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Protoceratops eggs (was Egg shapes)



You may be in luck.  I seem to recall that the Natural History Museum of
Los Angeles County has a clutch of _Protoceratops_ eggs on display.  You
may have to call the museum to confirm this, but if you can't acquire the
technical journals in time, you may wish to go on a little field trip to
the museum.  The NHMLAC can be reached at (213) 763-DINO or <info@nhm.org>.
 A _Protoceratops_ egg clutch may also have been among the many eggs
exhibited at Dinofest in Philadelphia last April.  As of this writing, I
cannot find a photograph of a clutch of _Protoceratops_ eggs online or in
any books at hand.

My recollection is that the eggs looked something like the oviraptorid
eggs, but at least 30%-40% shorter and the diameter was relatively even
narrower (i.e. the eggs looked even "skinnier") and a wee bit pointier. 
The eggs were clustered in a round configuration (as if in a big round
bowl), with the eggs subvertical (unlike the horizontally oriented eggs in
the famous "brooding oviraptor" nest).  The arrangement looks something
like the clutch of eggs pictured on page 205 of Louie Psihoyos' _Hunting
Dinosaurs_, though the eggs depicted look larger and plumper than the
_Protoceratops_ eggs I saw.  The eggs stick up nearly vertically, and the
egg clutch configuration lacks an open space in the middle for a parent. 
Even the top layer of eggs were obviously at least partially buried in the
clay-dusted sand of the Gobi, and the clutch was probably covered by
decaying (hence, exothermic) vegetation as well.  Protoceratopian eggs
apparently would not have been brooded in the manner of _Oviraptor_ and
_Troodon_ eggs.  You may take my observations with a grain of salt, as they
are based on memory, but I believe the foregoing is basically correct.

Luckily, although some papers in Currie and Padian's _Encyclopedia of
Dinosaurs_ carry the out-of-date information that the _Oviraptor_ eggs Roy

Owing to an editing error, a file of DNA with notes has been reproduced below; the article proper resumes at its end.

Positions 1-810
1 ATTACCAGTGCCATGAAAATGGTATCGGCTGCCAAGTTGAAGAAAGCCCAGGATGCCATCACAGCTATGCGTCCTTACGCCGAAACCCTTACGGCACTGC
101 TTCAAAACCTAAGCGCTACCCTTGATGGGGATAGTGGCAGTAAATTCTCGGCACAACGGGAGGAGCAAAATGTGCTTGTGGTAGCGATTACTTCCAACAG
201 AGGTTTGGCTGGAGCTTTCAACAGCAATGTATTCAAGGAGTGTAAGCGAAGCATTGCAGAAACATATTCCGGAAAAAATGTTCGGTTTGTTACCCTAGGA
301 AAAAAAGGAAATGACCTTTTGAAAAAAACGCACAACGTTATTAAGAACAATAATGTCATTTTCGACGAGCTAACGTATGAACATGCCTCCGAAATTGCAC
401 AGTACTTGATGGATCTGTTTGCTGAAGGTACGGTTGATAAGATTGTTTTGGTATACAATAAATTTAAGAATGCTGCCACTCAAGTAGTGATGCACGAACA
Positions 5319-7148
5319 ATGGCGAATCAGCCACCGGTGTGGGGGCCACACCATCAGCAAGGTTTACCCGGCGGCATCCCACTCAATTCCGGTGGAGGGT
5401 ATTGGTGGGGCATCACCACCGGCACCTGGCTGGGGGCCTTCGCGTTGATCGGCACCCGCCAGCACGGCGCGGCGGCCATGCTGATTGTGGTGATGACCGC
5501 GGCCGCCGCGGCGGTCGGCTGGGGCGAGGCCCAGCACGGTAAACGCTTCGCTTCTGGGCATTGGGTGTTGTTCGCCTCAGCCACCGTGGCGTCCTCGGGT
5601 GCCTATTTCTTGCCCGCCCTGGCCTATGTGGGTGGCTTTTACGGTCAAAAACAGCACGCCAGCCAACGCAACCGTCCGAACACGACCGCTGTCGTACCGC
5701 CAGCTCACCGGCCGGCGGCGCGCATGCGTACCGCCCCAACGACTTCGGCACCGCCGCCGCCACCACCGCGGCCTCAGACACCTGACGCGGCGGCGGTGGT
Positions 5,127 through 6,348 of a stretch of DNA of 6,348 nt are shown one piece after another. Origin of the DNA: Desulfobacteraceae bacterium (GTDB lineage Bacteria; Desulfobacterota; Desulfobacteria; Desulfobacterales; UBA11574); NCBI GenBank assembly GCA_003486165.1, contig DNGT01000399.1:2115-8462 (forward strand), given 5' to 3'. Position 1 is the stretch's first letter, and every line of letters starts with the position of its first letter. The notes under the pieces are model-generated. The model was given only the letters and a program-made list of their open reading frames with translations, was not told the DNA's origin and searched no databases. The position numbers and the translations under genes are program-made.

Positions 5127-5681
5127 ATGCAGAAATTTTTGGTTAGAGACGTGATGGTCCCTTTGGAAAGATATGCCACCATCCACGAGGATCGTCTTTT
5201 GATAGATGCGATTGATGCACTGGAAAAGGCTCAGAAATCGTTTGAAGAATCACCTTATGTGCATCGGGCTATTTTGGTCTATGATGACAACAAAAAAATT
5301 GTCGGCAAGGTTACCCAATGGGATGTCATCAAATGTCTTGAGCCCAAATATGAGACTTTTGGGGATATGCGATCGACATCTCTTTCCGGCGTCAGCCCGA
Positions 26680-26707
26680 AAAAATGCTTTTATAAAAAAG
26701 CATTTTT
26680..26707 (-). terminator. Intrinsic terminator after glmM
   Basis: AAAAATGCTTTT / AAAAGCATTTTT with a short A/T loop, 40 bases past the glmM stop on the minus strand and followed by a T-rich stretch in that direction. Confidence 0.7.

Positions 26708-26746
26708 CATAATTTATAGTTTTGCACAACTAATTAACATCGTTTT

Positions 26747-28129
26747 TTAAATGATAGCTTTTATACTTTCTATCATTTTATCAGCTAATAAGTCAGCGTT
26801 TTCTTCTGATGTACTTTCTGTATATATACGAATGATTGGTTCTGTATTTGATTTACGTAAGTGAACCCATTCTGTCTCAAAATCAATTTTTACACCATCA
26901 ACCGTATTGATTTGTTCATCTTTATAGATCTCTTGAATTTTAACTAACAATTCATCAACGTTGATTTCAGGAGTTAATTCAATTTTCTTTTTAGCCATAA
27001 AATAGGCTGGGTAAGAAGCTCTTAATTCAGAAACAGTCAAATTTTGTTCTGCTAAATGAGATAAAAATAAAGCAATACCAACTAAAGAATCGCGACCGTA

Chapman Andrews' team discovered in 1923 were _Protoceratops_, K. E.
Mikhailov's paper, "Eggs, Eggshells, and Nests" does include some
information (but no egg clutch photos goldernit!) that may be of use to
you.  

Mikhailov states that "the eggs of hadrosaurs, hypsilophodonts,
protoceratopsians, and theropods were laid in nests composed of soil and
vegetation similar to those of extant alligators, some crocodiles, and even
some birds (Australian megapodids).  These nests seem to be rather
primitive in arrangement in protoceratopsians and more sophisticated in
theropods and hadrosaurs.  The hadrosaurs and therizinosaurs produced
subspherical eggs, whereas protoceratopsians, hypsilophodonts, and
theropods laid strikingly different, elongate eggs that were often set in
subvertical position and organized in two or three stacked circles.  In
many cases, the surfaces of dinosaur eggs are characteristically
ornamented, although the functional significance of this feature is not
clear."  

With respect to the latter comment, I have yet to see a (nonavian) dinosaur
egg which is as smooth as a chicken's egg.  

For a reconstruction of the related _Bagaceratops_ emerging from its egg,
refer to page 110 of the May 1996 _National Geographic_ magazine, from
Philip J. Currie's cover story, _The Great Dinosaur Egg Hunt_.  If you
prefer, you can also view this image at the National Geographic Society web
site at
<www.nationalgeographic.com/dinoeggs/museum/hatchlings/hatchlings3.html>. 
I can't vouch for the accuracy of the egg model, but you can at least see
that it is elongate.

Hope this helps!

I also sincerely hope that any hatching dinosaurs depicted in future motion
pictures are given quite some time to recover from the ordeal of hatching
before launching into a full gallop!  Even a precocial bird hatchling tends
to be tired in the short term.  (_Godzilla_ babies, are you paying
attention)?  The acquisition of the English language should take even
longer.  ;^)  But I digress...

-- Ralph Miller III     gbabcock@best.com